Tickets were a whopping $27, and gates opened at 10 a.m. The first act was scheduled to start around 11:30, so I took a seat on a folding table near the load-in gate just to see what I could see. I knew it was going to be a good day when I looked to my left and the first person to come walking by was Steve Earle.


“Hey, Steve,” I said.


He glanced at my laminate and took a seat next to me on the table. For about 10 minutes we talked about Farm Aid and Columbia, and I confessed I was a hometown boy. He laughed and asked me about a club he’d played with the Dukes years back that was under a big water tower.


“Oh, that must have been Sylvester’s,” I said.


So it was cool when I heard Earle mention from the stage a few hours later about how he’d played Columbia before at the old club formerly on Pickens Street.


And that was pretty much how my day went. I’d spot somebody and chat with them for a while. Robert Earl Keen. Jay Farrar of Son Volt. Marshall Chapman. I actually chased a couple folks down, because I just had to say hey. Freddy Fender for one, who was wearing the largest belt buckle known to man. And David Crosby for another, a surprise visitor who came to sing with Hootie (and Neil Young, too, as it turned out).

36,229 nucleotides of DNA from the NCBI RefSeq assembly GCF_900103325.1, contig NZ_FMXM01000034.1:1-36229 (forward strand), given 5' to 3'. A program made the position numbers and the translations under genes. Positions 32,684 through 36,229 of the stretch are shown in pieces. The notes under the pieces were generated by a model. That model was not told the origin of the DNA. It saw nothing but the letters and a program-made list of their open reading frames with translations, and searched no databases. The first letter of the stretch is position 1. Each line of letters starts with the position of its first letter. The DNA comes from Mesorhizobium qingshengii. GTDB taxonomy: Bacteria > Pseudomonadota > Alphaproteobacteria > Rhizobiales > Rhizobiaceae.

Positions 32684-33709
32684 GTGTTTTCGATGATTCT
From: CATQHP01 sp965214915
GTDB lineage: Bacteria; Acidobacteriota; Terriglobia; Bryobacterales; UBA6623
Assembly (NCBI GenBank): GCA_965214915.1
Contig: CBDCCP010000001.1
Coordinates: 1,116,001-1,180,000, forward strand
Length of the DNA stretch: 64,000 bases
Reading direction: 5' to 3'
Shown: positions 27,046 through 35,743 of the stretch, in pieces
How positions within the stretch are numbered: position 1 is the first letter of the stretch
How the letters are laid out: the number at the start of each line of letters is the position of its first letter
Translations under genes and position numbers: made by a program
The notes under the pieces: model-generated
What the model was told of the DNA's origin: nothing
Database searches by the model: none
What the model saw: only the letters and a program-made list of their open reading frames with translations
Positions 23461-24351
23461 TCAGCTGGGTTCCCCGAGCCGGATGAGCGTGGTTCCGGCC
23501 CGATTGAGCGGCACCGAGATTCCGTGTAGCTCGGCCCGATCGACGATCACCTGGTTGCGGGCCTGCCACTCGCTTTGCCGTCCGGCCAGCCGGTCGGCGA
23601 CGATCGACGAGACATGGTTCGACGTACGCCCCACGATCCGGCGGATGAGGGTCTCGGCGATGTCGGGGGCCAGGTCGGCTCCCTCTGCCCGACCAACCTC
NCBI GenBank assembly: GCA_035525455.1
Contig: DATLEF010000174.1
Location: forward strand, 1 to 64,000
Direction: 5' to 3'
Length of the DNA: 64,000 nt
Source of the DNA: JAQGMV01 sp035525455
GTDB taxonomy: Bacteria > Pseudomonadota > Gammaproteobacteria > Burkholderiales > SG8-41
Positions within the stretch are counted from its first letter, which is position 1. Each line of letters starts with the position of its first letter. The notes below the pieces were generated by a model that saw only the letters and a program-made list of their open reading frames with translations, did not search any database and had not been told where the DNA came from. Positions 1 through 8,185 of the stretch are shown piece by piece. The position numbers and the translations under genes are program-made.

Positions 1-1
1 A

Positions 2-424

Speaking of Neil, he provided the strangest episode of the day. As it got close to time for his set, the stagehands constructed a private tunnel from his tour bus to the stage so he wouldn’t be distracted. It was a big disappointment for me, because Neil has always been one of my biggest heroes. But he didn’t disappoint when he took the stage that night with Crazy Horse and played one of the loudest hour-long sets I’d ever heard.


As I made my way to my car around midnight (the show was supposed to end at 11 p.m.), I was exhausted but exhilarated by the phenomenal music I’d heard. In fact, I was still hearing it, because Willie and Family were onstage, playing into the night.